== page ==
University of Missouri Bulletin Law Series


James L. Parks

Document Type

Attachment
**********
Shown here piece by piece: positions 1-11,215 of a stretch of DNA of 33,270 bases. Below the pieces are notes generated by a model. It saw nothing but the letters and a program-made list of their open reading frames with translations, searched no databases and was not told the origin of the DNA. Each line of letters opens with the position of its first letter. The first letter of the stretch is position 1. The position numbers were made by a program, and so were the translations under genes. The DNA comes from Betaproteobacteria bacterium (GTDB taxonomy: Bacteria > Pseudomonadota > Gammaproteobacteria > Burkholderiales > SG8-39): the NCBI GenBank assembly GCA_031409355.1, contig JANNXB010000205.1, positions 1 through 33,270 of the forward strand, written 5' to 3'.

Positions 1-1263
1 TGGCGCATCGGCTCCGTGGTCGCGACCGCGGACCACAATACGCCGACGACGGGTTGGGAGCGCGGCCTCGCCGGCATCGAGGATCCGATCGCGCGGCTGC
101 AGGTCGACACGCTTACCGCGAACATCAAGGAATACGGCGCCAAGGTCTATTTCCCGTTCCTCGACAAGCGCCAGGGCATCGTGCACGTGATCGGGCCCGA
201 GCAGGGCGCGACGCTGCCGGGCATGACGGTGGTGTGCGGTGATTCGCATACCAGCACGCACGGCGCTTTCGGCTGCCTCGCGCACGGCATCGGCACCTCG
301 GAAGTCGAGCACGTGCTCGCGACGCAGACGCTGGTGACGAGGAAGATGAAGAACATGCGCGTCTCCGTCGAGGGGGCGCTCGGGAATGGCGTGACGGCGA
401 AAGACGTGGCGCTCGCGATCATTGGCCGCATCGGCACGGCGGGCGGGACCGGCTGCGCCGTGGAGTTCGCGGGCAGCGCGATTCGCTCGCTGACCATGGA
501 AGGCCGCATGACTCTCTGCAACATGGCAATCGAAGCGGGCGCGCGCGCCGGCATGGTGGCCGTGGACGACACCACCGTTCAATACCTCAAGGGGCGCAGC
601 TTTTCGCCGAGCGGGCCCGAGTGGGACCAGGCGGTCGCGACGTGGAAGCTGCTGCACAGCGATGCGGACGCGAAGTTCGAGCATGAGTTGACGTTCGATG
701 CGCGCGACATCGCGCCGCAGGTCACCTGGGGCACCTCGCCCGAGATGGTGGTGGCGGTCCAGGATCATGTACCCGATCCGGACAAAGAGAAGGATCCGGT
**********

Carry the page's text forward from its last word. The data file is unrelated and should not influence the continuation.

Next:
Occasionally an offeree will attempt to accept an offer within its life as originally stated, but the act which he regards as an acceptance, and which usually would have been effective as such, is done after the death of his offeror. On this state of facts courts in the past have generally held that no contract could result from the offerce's efforts. The rule was to the effect that the offeror's death terminated his offer and his offeree's legal power to bind his estate to the bargain originally proffered. The reasons assigned to support this proposition are that every contract must result from a meeting of the parties' minds; an offeror's death renders him incapable to assent to anything; therefore, an attempted acceptance after his death can not effect a binding agreement within the accepted definition of that term. This conclusion is inevitable if actual mutual assent is requisite to the formation of a simple contract. But, as will be hereinafter shown, modern authority does not insist that an offeror and offeree must really be in agreement to bind themselves contractually. Accordingly, if an offeror's death is to be regarded as ending his offer, such a rule will have to be based upon some other premise or principle.



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